Over the last 8 years my frustration with the wellness industry has ebbed and flowed. Some days I meet up with women like Anna Kessel and think my god, things are starting to change. And then other days Kim Kardashian shows us just how low her morals are by endorsing a weight-loss lollipop which, FYI, won’t do s**t.
We take one step forwards as Serena Williams comes back with full force just nine months after giving birth to her daughter (and suffering a pulmonary embolism by the way) only to be pushed one step backwards as the Forbes Rich List highlights not one female made the top 100 paid athletes list this year. What’s odd to me is that looking around my yoga, spinning or Pilates class, or even my Instagram feed, there are women everywhere. Women are actively involved in exercise and seem to have a passion for sport, but is the wellness experience a positive one for everyone? I’m not so sure. But I can guess why.
Problem Number One: Truth
Ever looked at images in adverts of women exercising? Ever noticed how far removed from what women actually look like exercising they are? Chances are it’s a no because we have become so used to such images. It’s all tanned skin, toned limbs, loose waves and perfectly damp skin. The problem here is that we start to think that this is what women look like when they exercise. Well, I’m not sure about you but I’m lucky if I look like I’ve just done ten rounds with Mike Tyson whilst washing my face in beetroot juice. There’s sweat in places I didn’t realise I had pores and my hair is reminiscent to John McEnroes circa 1980.
Let’s start sharing pictures of what exercise actually looks like. I know, it’s scary. Instagram likes pretty pictures, but we owe it to each other to show a little truth. It’s only when we start to see others looking like us we will realise that we are not abnormal. This is what exercise looks like.
Problem Number Two: Representation
Why, oh why, when there are SO many women athletes out there are sports brands still using models to advertise their clothes? We are going to be wearing these clothes to play sport in so why not show me them on someone who actually plays sport for a living, because if it works for them (eg doesn’t go see-through, doesn’t give them a camel-toe, doesn’t dig in) I am more likely to wear it. Plus when I try it on in store I might not look so different in it than those adverts.
I understand the irony here, but so often the women used to represent ‘sporty women’ are white, middle-class, slim women. That is not a true-representation of what women in fitness look like (see the #strongisnotasize campaign for more proof of this).
Use real athletes. Simple. The clothes are supposed to be technical and stay put, not make us look like supermodels. Let’s also realise that ‘fit’ or ‘strong’ don’t look a certain way. You can be any colour, size, shape or ability to be fit so let’s represent this in the media too.
[If this blog on the Wellness Industry resonates with you, take a few moments out of your day to read about my online fitness and mental health plan The Pilates PT Method Online. I have designed the plan with all of the problems associated with the Wellness Industry in mind: non judgemental, non sexualised, and based on making you FEEL better and fitter, not simply dropping a dress size! You can read about it HERE]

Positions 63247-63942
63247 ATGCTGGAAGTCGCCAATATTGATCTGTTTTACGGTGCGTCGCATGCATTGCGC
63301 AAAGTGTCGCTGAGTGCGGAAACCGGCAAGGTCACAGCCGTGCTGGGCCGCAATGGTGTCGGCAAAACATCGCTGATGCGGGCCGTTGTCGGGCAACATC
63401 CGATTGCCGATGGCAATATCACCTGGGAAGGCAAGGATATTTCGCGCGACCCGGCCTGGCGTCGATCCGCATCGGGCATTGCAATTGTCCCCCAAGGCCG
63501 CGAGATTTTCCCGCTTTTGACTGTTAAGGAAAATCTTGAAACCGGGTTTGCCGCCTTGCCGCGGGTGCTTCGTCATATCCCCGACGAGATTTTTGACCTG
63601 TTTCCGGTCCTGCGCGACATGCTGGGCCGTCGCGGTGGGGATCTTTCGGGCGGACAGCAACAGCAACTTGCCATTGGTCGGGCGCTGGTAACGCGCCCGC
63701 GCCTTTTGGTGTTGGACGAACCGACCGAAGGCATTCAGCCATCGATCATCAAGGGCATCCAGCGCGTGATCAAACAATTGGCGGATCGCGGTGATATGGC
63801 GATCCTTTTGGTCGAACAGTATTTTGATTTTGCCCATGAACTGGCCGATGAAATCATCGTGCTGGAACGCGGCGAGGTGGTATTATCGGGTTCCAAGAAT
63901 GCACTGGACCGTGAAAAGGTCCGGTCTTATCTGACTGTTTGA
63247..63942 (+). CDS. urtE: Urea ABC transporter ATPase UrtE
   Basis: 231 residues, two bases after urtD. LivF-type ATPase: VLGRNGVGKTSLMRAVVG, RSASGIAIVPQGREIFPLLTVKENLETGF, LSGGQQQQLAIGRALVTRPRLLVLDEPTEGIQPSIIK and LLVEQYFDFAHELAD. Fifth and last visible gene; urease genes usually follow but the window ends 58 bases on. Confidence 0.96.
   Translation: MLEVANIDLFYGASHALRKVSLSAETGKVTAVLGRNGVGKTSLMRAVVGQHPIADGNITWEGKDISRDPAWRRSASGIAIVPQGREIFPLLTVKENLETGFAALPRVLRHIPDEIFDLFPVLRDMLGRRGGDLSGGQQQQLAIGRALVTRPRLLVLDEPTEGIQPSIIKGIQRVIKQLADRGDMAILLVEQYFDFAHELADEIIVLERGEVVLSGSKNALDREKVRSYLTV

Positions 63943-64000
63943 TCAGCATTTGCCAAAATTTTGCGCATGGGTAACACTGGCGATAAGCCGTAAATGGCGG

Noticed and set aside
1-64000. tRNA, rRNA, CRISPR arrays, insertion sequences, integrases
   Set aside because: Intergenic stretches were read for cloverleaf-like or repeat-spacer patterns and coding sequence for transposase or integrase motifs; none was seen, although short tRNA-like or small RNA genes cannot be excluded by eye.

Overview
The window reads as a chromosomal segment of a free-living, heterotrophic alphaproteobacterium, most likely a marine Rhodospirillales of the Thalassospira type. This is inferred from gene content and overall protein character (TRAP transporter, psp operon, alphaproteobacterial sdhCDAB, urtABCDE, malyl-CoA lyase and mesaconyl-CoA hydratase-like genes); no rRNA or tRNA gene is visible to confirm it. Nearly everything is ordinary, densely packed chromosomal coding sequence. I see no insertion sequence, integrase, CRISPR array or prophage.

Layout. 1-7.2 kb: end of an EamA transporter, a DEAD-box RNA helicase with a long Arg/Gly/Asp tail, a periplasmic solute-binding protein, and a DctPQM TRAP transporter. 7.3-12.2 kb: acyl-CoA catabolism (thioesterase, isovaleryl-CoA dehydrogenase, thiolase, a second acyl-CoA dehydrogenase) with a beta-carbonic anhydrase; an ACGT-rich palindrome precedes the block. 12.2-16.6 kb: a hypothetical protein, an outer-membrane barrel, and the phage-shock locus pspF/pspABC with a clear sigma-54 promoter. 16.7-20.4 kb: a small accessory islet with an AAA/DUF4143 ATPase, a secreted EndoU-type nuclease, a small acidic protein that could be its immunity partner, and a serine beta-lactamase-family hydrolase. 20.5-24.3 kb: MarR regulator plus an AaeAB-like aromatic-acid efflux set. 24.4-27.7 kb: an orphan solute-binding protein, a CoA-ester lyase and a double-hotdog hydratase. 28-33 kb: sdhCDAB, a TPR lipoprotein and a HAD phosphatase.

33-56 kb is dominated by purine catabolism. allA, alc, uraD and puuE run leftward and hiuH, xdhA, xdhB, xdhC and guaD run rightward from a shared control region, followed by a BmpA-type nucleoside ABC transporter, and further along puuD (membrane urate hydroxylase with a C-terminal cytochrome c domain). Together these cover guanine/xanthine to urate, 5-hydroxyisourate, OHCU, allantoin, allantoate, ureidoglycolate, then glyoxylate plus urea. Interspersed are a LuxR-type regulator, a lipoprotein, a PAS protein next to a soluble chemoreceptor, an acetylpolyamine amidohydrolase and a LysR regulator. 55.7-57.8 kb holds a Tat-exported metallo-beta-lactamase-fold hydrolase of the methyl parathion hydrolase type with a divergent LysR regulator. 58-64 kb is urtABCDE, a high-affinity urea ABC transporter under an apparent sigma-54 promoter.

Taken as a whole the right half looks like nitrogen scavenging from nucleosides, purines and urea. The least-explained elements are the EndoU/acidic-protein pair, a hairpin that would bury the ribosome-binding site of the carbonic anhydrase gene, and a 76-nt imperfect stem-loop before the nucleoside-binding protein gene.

Problem Number Three: Sexualisation
Sex sells, apparently. But can we please just leave sport alone. I recently noticed that Russia is hosting a contest to find it’s hottest WAG in the lead up to the World Cup. Seriously? Whilst the boys get the limelight for being professional footballers the women get ranked on how hot they are.
How about giving coverage to women’s sports teams around the world instead of filling our press with such degrading competitions. It hardly gives the right image to young girls who are interested in football. We need to make sure that women in sport are not judged on their appearance (Rebecca Adlington was frequently taunted on social media for her nose and her weight, which is ridiculous!) and instead on their performance.
Press outlets need to give women’s sport the support it deserves. Go to The Guardian website, search Anna Kessel, and read any one of her incredible articles to see just how amazing women in sport are! Let’s get behind these women just as we do our male athletes and see them achieve unbelievable things.
Problem Number Four: Morals
The wellness industry is big business. It’s a globally recognised industry worth over $3.72 trillion (WellToDo). For this reason, morals can go out the window. Many companies are preying on women’s insecurities to make money and this just does not sit well with me.
If you see a company promoting a product to make you ‘beach body ready’ call them out on it. If you hear of a new training plan that calls women ‘skinny bitches’ and pretends that’s cool, call them out on it. The backlash to Kim Kardashians lolly post shows just how much power we all have to say “Hey, that’s not cool!” and action to be taken (she later deleted said post).
Together we can create change and it’s so important we recognise what some of the problems are. Without knowing the problems, we will not know how to fix them. Over the next few months I will be working on how we can create some concrete plans to help guide change.
If you have any ideas, a particular set of skills or contacts, or any feedback I would love to know how you can help. Let’s all work together to make sport a positive, empowering experience for women, not another stick to beat themselves with.